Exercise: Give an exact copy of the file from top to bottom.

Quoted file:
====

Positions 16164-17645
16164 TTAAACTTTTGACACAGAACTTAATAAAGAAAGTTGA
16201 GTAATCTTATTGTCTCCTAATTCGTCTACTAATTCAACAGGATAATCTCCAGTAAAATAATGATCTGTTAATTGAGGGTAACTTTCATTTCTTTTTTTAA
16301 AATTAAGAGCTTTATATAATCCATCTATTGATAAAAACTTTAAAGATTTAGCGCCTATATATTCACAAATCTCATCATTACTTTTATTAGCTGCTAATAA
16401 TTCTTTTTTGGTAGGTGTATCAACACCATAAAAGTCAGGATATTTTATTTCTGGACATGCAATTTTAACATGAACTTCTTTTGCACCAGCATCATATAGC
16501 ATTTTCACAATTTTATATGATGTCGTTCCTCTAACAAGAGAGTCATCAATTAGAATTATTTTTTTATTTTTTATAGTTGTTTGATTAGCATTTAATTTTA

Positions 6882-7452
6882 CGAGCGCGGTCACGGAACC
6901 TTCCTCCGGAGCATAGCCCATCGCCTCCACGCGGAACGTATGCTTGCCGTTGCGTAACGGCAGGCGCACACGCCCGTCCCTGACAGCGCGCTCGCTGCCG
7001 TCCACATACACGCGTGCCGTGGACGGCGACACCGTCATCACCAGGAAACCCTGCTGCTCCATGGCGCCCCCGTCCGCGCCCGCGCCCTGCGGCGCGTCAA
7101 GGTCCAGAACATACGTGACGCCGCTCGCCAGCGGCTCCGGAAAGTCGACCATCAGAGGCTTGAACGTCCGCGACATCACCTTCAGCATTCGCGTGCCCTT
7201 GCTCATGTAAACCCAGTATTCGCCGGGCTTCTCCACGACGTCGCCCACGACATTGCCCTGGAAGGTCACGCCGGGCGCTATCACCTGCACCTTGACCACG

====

Positions 16164-17645
16164 TTAAACTTTTGACACAGAACTTAATAAAGAAAGTTGA
16201 GTAATCTTATTGTCTCCTAATTCGTCTACTAATTCAACAGGATAATCTCCAGTAAAATAATGATCTGTTAATTGAGGGTAACTTTCATTTCTTTTTTTAA
16301 AATTAAGAGCTTTATATAATCCATCTATTGATAAAAACTTTAAAGATTTAGCGCCTATATATTCACAAATCTCATCATTACTTTTATTAGCTGCTAATAA
16401 TTCTTTTTTGGTAGGTGTATCAACACCATAAAAGTCAGGATATTTTATTTCTGGACATGCAATTTTAACATGAACTTCTTTTGCACCAGCATCATATAGC
16501 ATTTTCACAATTTTATATGATGTCGTTCCTCTAACAAGAGAGTCATCAATTAGAATTATTTTTTTATTTTTTATAGTTGTTTGATTAGCATTTAATTTTA

Positions 6882-7452
6882 CGAGCGCGGTCACGGAACC
6901 TTCCTCCGGAGCATAGCCCATCGCCTCCACGCGGAACGTATGCTTGCCGTTGCGTAACGGCAGGCGCACACGCCCGTCCCTGACAGCGCGCTCGCTGCCG
7001 TCCACATACACGCGTGCCGTGGACGGCGACACCGTCATCACCAGGAAACCCTGCTGCTCCATGGCGCCCCCGTCCGCGCCCGCGCCCTGCGGCGCGTCAA
7101 GGTCCAGAACATACGTGACGCCGCTCGCCAGCGGCTCCGGAAAGTCGACCATCAGAGGCTTGAACGTCCGCGACATCACCTTCAGCATTCGCGTGCCCTT
7201 GCTCATGTAAACCCAGTATTCGCCGGGCTTCTCCACGACGTCGCCCACGACATTGCCCTGGAAGGTCACGCCGGGCGCTATCACCTGCACCTTGACCACG